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The $0 Holiday Challenge - Page 7

post #121 of 625
The last couple of years, we've just been skipping giving gifts to the extended family (my dh and I have 14 siblings and countless neices and nephews). I'm pretty sure everyone understands, and on my side, we've all agreed not to do it. The family Christmas get-together is so much more pleasant, and the stress -- over money and preparation time -- is so much less.

For my dh and dd, I try to put off some purchases we would have needed to make anyway, like necessary clothes and personal items, and wrap them up. More stuff to open, which is fun. Even that can be hard if you are truly broke, but secondhand store stuff wraps up just as nicely.

I think it's possible to get a lot of not-feeling-deprived by shifting focus off the presents and onto the festivities. Don't know whether you are religious and in what way, so these specific things may not be options for you, but theyr'e just examples from my experience. I love going out into the cold air for midnight mass. Singing Christmas carols, especially if family members have spent time learning them, or learning how to accompany them on a musical instrument, or copying the lyrics for everyone. Drawing the whole thing out over many days: In a couple of weeks, we will be doing St. Nicholas Day. We make speculatius cookies, which are spice cookies (cost nothing, all the ingredients are extremely common, but they're delicious after you refrigerate the dough overnight), and buy a 99c box of candy canes. Into dd's shoe will go a special candy cane (for St. Nicholas' bishop's staff), a little bag of those gold--foil-wrapped chocolate coins (for the dowry he gave to the poor girls -- though ours actually have menorrahs on them :-)), an orange, and some other really cheap, drugstore-type gift. There are a lot of cheap cookie recipes, and having a lot of Christmas cookies is good. For example, I LOVE merengue cookies, and they're mostly egg and sugar. You can add cocoa to some to get chocolate merengue -- yum. If cranberries are on sale, one bag makes 3 dozen cranberry corn muffins with orange rinds grated into them. IME, everyone loves cranberry corn muffins. Lots of those 25c candles, too, to warm up the room where you're singing carols while gobbling muffins.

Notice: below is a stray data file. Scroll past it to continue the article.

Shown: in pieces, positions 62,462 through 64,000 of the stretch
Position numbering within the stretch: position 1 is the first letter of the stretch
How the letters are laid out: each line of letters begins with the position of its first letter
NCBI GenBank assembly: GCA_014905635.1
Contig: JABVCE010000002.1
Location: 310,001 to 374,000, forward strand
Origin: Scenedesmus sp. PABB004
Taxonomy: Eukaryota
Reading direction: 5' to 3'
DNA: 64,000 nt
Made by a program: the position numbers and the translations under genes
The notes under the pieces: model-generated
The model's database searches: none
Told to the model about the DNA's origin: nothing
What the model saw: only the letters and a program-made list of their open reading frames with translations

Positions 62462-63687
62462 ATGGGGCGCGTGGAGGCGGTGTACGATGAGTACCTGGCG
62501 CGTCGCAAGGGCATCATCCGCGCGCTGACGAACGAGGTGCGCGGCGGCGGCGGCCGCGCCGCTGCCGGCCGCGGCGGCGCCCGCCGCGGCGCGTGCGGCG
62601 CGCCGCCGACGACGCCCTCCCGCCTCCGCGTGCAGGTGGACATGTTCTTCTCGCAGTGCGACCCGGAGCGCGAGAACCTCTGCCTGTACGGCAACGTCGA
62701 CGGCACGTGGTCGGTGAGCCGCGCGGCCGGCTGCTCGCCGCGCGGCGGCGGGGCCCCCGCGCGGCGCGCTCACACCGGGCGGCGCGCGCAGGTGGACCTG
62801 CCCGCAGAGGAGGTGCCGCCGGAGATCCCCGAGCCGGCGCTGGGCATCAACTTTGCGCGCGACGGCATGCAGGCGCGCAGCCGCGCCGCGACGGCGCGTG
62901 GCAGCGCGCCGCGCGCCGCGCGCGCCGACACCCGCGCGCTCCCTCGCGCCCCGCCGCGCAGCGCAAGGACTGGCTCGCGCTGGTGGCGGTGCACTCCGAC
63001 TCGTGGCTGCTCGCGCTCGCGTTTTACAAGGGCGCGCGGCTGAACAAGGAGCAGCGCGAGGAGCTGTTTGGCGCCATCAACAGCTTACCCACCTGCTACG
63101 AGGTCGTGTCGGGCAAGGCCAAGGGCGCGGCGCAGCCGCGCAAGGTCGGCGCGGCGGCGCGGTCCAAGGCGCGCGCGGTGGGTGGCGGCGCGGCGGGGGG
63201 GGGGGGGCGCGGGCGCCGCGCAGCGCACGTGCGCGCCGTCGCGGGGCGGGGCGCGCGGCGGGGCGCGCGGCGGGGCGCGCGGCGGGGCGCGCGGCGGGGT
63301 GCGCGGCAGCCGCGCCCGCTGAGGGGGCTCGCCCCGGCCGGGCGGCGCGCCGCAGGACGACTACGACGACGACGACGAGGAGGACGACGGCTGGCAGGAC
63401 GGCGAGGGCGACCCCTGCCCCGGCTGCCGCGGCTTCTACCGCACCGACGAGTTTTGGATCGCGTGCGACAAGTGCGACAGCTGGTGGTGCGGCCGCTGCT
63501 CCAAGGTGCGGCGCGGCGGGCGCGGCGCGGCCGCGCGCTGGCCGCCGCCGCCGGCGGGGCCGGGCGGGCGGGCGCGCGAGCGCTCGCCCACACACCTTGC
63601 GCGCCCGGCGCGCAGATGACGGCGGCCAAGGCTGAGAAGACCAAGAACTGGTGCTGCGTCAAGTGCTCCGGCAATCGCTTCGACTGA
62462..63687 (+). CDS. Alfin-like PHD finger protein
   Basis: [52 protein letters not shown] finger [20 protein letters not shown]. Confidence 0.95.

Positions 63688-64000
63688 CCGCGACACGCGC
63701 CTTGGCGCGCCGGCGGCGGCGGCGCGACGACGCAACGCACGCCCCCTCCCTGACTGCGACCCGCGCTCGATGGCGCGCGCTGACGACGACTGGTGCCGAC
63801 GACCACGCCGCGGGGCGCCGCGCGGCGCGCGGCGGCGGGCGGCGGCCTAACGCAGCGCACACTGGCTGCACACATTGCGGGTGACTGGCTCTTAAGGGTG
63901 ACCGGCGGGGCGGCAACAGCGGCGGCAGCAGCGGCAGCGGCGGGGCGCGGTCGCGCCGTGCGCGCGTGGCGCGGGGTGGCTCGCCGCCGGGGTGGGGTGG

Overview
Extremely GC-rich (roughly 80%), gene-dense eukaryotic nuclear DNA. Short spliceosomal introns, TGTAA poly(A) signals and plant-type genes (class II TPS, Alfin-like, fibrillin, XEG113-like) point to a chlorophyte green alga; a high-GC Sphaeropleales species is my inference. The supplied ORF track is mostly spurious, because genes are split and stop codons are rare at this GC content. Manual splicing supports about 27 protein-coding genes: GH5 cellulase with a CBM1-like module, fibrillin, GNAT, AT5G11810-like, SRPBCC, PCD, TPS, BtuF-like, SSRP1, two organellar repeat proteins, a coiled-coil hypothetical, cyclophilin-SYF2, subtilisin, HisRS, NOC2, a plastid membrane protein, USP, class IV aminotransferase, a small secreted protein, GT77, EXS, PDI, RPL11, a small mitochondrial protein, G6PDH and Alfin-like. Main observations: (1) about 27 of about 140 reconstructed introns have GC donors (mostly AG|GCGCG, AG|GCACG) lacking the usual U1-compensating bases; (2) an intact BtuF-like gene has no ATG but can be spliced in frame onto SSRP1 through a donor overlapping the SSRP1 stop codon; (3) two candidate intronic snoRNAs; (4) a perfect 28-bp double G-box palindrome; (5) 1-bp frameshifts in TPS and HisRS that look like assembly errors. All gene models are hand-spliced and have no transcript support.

Last year I used the rebozo in which we'd carried dd as a tree skirt. It brought positive associations to the tree. :-) Then we made nativity figures to put under the tree out of homemade playdough (which we baked to make them solid) and scraps of fabric, cotton balls (for the sheep), etc. On Epiphany we added one of the round incense burners you can buy for very little on the sidewalk around here.

This won't apply to the OP, but for littler kids, a great gift is the "doorway gym" described in an out-of-print book, *Rings, Swings, and Climbing Things* by Rita Hoppert. You can make a soft swing seat out of an old pair of jeans or the like, folding both ends over about an inch and sewing a seam. Then cut off a little piping or a piece of (hollow) plastic broomstick to put inside the fold. Thread clothesline through each side (through the piping) and tie a knot. On Christmas Eve, install two sturdy hooks with screw-ends, from the hardware store, into the top of a doorframe that has good clearance for swinging. Then tie the swing onto the hooks. You can do lots of variations that use the same hooks: a tether ball, climbing rope, trapeze, etc.
post #122 of 625
XM, was your flour moving as soon as you bought it? Generally the freezing thing prevents eggs from hatching, rather than just killing hatched bugs (blecccchh). My moths/larvae have come on the kind of flour the store doesn't sell much of or that I don't use often, like rye and buckwheat. Once it's had time to sit on the store shelf and then my shelf for a good long time, the eggs hatch. So I suspect we all eat a lot of moth eggs we don't know about.
post #123 of 625
Wow what a great thread!
One year , dh and I made an interactive cd of pictures plus I recorded myslef playing christmas songs on my ukulele. Then I painted labels for them. Of course, with dh working in music software we had access to some nice recording and editin equipment that made it easier, but it is still do-able.
Last year I made puppets out of felt (kings, princesses, etc)
Give a jar of homemade hot chocolate powder. Here's the recipe from Comapany's Coming Everything Chocolate:
3 c skim milk powder
1/4 c cocoa
1/3 c coffee whitener powder
1 c granulated sugar
1/8 tsp salt

mix in blender. Makes 2 1/4 cups
to serve, mix 2 tbsp mix with 3/4 c hot water
post #124 of 625
Great thread!

There are also ideas here, here, and here.
post #125 of 625
I made hand puppets for my 3yo nephew. Jo-ann's had a sale and I spent $1.68 total on this project: monkey, bunny, frog, and kitty.
post #126 of 625
Originally Posted by annakiss
I made hand puppets for my 3yo nephew. Jo-ann's had a sale and I spent $1.68 total on this project:
Very crafty!!
post #127 of 625